Robert Campin, A Man
A Man and a Woman
A man and a woman, clearly husband and wife, gaze towards each other. We don‘t know who they were, but their clothes, which are not excessively rich, suggest that they were relatively prosperous townspeople. The clarity and credibility of these portraits, which were designed as a pair, is astonishing – but they do more than reflect how the sitters looked.
Campin’s ability to convey textures of skin, fur and fabric means that we are not immediately aware of the skill with which he arranged the sitters’ clothes and even their features. These are highly ordered geometric compositions devised to show us what the couple were like: an older, world-weary man and a bright, optimistic young woman. The man slouches and the drooping lines of his face are echoed by his clothes; the woman’s skin is smooth, her eyes are bright and her features and clothes form rising lines.
A man and a woman, clearly husband and wife, gaze towards each other. We don‘t know who they were, but their clothes, which are not excessively rich, suggest that they were relatively prosperous townspeople.
The portraits were certainly designed as a pair. The oak boards of the supports are from the same tree; the measurements of the painted surfaces are to a millimetre the same; both have traces of the same green pigments, evidently from the original frame, at their edges; the backs of both are marbled. It is possible that they were originally hinged together to form a diptych, though any evidence of this has been lost with the original frame.
These are some of the most powerful portraits to survive from the early Renaissance, and their clarity and credibility is astonishing. Though the heads have been emphasised – they are slightly enlarged in comparison with the bodies – these are obviously convincing representations of the man and woman.
But Campin’s ability to convey the textures of skin, fur and fabric means that we are not immediately aware of the artifice with which he arranged the sitters’ clothes, and even their features. The portraits aren't just representations of how the couple looked, they are highly ordered geometric compositions devised to show us what they were like: an older, world-weary man and a bright, optimistic young woman. An incredibly skilful draughtsman, Campin has done this using patterns. The man’s sagging skin, his furrowed brow and the downward turning lines at the corner of his mouth are echoed in the lines of his clothes, while the woman’s face and clothes make a pattern of upward turning lines. Her hands, brought upwards into her portrait, give the work even more lift.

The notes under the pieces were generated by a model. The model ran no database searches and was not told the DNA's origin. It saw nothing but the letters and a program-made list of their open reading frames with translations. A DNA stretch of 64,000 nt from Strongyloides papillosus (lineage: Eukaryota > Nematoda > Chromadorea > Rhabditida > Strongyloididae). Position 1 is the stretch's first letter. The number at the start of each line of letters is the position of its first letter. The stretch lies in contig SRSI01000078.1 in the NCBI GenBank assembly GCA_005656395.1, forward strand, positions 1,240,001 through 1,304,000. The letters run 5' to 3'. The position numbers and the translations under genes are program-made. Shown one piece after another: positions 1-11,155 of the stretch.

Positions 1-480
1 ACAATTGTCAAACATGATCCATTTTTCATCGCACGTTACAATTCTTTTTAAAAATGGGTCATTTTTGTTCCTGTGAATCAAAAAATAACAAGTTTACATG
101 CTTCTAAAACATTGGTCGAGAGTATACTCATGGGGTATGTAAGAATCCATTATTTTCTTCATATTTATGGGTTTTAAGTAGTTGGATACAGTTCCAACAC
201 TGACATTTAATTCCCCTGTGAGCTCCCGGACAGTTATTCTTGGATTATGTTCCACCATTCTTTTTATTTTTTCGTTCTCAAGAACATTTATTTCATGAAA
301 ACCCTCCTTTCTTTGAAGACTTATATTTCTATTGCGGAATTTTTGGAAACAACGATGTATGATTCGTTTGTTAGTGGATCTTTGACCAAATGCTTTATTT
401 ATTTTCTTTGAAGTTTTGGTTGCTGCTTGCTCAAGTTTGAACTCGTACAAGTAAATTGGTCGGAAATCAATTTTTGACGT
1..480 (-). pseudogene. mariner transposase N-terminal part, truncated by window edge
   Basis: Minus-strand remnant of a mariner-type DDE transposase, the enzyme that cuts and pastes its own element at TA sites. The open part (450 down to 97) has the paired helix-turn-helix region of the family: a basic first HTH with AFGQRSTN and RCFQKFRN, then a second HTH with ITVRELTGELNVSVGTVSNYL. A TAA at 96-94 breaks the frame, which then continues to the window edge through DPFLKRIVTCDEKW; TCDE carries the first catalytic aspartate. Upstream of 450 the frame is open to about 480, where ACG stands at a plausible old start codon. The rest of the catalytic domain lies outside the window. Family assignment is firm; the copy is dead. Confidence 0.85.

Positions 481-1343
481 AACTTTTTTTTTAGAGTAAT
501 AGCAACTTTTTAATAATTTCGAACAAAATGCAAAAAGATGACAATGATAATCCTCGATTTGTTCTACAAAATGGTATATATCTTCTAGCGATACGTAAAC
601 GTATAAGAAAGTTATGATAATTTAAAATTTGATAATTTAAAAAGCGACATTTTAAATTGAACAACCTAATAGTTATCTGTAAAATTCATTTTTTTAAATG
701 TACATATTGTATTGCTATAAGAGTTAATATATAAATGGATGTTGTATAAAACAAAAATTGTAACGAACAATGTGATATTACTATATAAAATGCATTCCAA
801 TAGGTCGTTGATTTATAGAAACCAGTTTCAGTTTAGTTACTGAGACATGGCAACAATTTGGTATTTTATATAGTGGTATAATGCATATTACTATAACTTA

Campin has, however, taken care to ensure that the portraits work well together. Both faces are strongly lit, so they stand out against the flat black background. Both are shown at a three-quarters angle, looking inwards towards one another. The man’s head is slightly larger, but Campin has balanced this by giving his wife a larger headdress and including her hands. The bold, limited colour scheme and careful composition unites the pictures. The red tail of his hat falls in diagonal lines to meet her white veils, making a strong visual link between the two paintings.
The narrow strips of bare wood would have been covered by the frame. Framed panels would have been made by professional joiners: the frames were built around the panels before the grounds were laid across both frames and panels, possibly by the artist. In these two portraits, the frames were decorated after the pictures had been completed. They appear to have been marbled in green and red. The backs were also marbled, in red and brown, but are very damaged. Paintings were not always hung on walls at the time and so the backs were sometimes decorated too.